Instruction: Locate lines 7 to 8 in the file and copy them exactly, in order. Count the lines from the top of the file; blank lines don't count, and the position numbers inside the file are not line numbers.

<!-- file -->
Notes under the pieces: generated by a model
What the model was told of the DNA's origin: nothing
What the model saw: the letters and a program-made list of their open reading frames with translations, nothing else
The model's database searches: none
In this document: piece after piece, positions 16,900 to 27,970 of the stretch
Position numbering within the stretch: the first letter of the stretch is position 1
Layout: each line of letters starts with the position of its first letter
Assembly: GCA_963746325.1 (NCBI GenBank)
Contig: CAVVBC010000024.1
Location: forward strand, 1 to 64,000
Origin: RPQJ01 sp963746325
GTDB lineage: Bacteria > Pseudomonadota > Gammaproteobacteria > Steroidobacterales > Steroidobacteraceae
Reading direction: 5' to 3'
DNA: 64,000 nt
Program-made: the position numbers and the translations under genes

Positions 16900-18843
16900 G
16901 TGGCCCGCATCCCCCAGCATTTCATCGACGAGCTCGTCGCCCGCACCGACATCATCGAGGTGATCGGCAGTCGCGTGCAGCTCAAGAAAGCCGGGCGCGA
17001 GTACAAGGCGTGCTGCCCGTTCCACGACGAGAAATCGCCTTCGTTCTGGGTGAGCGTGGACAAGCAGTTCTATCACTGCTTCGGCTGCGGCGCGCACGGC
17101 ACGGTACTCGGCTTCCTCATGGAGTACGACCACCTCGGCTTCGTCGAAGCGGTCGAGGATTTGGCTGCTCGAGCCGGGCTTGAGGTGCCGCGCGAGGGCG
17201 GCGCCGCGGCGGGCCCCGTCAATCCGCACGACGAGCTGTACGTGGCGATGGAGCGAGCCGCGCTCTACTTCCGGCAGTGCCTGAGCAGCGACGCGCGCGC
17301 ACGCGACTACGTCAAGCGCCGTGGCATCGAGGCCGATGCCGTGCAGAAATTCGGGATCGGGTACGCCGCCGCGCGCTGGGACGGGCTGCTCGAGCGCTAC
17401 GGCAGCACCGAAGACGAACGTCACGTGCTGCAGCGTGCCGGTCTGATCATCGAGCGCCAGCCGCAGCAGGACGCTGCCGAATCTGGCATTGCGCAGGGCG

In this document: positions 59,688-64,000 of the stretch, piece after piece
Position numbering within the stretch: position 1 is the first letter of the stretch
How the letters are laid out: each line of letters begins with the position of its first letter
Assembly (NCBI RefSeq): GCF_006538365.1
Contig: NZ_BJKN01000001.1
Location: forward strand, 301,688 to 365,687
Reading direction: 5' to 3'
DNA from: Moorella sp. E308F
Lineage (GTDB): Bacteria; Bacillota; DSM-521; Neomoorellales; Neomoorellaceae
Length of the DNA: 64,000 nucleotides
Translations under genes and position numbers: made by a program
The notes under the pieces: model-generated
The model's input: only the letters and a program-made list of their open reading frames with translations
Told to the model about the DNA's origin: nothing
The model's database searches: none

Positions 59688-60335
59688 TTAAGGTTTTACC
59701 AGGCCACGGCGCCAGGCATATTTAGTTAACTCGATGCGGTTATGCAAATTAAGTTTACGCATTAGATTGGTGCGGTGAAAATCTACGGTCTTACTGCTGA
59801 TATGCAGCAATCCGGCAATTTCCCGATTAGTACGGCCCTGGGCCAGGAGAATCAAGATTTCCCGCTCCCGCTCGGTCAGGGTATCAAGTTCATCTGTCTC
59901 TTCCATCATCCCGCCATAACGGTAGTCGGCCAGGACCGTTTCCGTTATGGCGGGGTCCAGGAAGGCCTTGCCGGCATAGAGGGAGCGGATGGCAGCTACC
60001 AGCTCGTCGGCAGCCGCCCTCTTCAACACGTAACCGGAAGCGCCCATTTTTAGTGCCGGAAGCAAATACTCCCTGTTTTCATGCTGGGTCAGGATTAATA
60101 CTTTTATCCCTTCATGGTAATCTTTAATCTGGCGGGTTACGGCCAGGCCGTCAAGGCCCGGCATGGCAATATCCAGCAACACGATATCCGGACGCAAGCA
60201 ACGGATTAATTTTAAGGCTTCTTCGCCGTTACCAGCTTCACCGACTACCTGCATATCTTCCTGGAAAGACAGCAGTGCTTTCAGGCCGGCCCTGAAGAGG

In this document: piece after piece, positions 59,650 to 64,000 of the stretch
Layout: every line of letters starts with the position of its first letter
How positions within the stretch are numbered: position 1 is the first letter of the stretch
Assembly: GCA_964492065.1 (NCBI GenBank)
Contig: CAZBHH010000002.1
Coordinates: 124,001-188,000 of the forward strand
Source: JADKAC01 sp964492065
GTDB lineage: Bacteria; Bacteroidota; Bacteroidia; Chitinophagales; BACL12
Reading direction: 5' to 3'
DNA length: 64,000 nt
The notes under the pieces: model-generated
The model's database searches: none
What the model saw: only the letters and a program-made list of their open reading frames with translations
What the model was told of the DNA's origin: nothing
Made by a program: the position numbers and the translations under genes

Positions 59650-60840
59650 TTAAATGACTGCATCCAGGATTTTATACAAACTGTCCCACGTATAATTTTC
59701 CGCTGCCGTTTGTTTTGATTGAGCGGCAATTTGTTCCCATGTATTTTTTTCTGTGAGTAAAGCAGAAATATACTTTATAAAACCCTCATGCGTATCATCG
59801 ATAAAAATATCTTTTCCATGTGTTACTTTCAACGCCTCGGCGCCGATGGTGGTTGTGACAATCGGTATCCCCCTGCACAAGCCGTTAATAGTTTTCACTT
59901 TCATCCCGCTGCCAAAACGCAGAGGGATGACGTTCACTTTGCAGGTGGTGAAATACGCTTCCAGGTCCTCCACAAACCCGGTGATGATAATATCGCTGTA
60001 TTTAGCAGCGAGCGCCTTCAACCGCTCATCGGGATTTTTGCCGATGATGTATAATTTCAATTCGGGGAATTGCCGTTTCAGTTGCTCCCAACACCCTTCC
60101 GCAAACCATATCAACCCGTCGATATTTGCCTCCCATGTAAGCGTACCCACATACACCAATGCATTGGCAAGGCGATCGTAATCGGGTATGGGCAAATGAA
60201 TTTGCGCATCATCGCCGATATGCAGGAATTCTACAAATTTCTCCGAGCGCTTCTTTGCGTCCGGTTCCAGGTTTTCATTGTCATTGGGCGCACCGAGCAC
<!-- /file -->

Layout: each line of letters starts with the position of its first letter
Assembly: GCA_963746325.1 (NCBI GenBank)